Yep, HERS TO DESIRE is printed up and ready to go. Well, almost. I have to put it in a box and get it ready for my bestest buddy, The FedEx Man. And then tomorrow, buh-bye!

An hour after the farewell, dread will set in. I will worry about this part, or that scene. Will the pacing be all right? Have I explained everything that needs explaining? Will my editor like it? Or will I have to do some major revisions?

But that's in the future. For now, I'm enjoying the feeling of accomplishment from finishing my fortieth historical romance.

Friday, December 09, 2005

The Giddy Stage

I'm at the giddy stage of writing a book (as my family can attest). For me, that's the point where the book is very nearly done, but still in my possession. Nobody else has seen it (and I do mean nobody -- I'm not good with the group work, so critique groups aren't my thing). I've climbed the mountain and I'm dancing a jig on the top.

This stage comes before the "heading down the mountain" phase, which starts about an hour after the FedEx man takes my manuscript away. That's when I start second-guessing myself even more than I do while writing the book. Does this part work as I meant it to? Does this action on the part of my characters make sense? How's that pacing? I love this part -- will anybody else? Ah, the insecurity knows no bounds!

This stage also means, however, that I'm still working, and working hard. Witness the author writing her blog while eating her oatmeal. Multitasking is me. I've been out of the house precisely once this week -- had to make a run to the post office (likewise work related). I turned a corner and found myself squinting in the sun like a mole person, which is pretty much how I feel sometimes. On the other hand, today it's snowing, so I'm quite content to stay inside, with my tea and manuscript that's still all mine. And dance a little jig.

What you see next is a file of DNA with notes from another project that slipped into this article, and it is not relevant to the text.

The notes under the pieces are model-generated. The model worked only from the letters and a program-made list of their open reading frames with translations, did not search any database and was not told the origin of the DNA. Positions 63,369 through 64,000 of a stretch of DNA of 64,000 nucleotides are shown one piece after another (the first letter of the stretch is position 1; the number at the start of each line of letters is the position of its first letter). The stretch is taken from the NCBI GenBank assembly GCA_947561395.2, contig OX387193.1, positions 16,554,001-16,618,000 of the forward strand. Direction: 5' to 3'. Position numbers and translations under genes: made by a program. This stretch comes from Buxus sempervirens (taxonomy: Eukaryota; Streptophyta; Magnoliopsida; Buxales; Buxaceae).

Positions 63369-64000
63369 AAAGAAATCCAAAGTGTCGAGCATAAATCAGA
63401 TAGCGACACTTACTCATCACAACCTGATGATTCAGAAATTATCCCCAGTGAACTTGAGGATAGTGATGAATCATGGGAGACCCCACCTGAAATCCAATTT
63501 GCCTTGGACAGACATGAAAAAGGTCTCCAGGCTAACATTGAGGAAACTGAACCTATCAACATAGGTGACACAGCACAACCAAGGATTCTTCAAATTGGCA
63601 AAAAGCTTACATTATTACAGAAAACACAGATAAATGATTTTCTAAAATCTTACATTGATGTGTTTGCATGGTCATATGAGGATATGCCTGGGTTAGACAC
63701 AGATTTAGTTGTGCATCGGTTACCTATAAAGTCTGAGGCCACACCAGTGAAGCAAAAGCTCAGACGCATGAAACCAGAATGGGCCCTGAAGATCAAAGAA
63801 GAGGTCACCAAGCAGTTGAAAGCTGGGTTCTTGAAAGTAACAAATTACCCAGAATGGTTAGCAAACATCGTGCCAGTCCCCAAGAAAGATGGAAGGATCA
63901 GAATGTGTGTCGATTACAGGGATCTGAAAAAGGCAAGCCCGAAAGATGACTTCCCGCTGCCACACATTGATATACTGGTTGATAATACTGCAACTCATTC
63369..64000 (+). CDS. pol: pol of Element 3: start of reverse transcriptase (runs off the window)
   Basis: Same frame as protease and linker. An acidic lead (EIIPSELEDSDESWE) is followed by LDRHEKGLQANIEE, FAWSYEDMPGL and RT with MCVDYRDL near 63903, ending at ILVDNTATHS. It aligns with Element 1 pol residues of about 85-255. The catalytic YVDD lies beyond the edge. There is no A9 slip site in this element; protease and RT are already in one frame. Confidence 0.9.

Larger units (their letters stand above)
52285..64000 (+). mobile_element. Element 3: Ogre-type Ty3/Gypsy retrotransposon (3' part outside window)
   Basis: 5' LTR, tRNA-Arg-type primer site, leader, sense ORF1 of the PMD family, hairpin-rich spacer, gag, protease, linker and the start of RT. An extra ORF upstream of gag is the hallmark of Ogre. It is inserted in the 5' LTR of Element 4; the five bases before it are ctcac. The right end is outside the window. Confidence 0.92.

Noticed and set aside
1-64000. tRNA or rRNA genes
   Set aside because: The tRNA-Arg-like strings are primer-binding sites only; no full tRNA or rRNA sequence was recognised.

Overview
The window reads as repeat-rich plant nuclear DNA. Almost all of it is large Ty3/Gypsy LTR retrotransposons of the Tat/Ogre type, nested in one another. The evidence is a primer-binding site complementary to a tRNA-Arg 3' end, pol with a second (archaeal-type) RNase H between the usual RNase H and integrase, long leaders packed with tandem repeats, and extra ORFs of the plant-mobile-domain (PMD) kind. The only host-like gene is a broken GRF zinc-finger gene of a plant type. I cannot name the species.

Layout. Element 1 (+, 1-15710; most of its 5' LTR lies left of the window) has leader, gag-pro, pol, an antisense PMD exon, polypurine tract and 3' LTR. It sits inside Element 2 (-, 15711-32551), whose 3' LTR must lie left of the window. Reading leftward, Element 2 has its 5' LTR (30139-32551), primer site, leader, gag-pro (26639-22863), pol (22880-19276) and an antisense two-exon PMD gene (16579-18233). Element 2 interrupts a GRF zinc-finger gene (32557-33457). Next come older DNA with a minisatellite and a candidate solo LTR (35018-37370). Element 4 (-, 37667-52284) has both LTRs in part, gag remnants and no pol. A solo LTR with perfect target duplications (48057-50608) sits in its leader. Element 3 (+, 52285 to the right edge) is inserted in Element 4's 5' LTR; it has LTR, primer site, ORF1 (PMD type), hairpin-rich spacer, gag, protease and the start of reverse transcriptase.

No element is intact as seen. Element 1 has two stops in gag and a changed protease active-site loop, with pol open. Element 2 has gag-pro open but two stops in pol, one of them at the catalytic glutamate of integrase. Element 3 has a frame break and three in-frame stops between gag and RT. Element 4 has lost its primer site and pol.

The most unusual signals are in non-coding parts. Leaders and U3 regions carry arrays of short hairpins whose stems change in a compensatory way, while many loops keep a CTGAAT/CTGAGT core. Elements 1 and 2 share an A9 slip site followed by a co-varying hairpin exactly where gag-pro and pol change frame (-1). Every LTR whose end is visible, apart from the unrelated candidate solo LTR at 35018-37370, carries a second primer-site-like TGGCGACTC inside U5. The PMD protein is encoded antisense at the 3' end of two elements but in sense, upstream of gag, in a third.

Monday, December 05, 2005

Will I ever learn?

It happens every freakin' time! You'd think I'd get a clue, since I'm working on my 40th historical, but nooooo. Every time I think I'm at the "minor changes" only stage, I find...not exactly huge changes, but enough to make me revise/reprint/revise/reprint some parts of the manuscript. This time, I hit this situation at the end of Chapter One. Sheesh. It's not as if I haven't already revised Chapter One about fifty times, either. Sigh. Sighsighsighsigh. It's times like this that are really tough to explain to a non-writer, too. Why didn't I see the problems earlier?

Sometimes, it's a case of needing to read the manuscript in "bigger pieces," as a reader would. Then pacing problems become more apparent. Sometimes, I've changed something and realize I was right the first time. Sometimes I've forgotten something, or that a change I made in an earlier incarnation should have influenced something that came later, and hasn't.

The bottom line is, though, I have to work on the manuscript until I'm down to changing a word here or there on a page. That's as close to "done" as I get.

Sadly, I ain't there yet with HERS TO DESIRE, and I thought I was.

Ah well, I've still got just over a week. No need to panic yet. But it does mean I worked after my husband's concert on Friday (he sings in a choir), and after going to a craft show with my mom and sisters on Sat. It means working literally morning, noon, and night until the book is down to the small changes. And then I have to prepare the computer disk the way production wants it, which is not the way I write it. But that's small spuds compared to getting to the end of Chapter One and feeling the pace slow to a dead crawl. Now that's disturbing.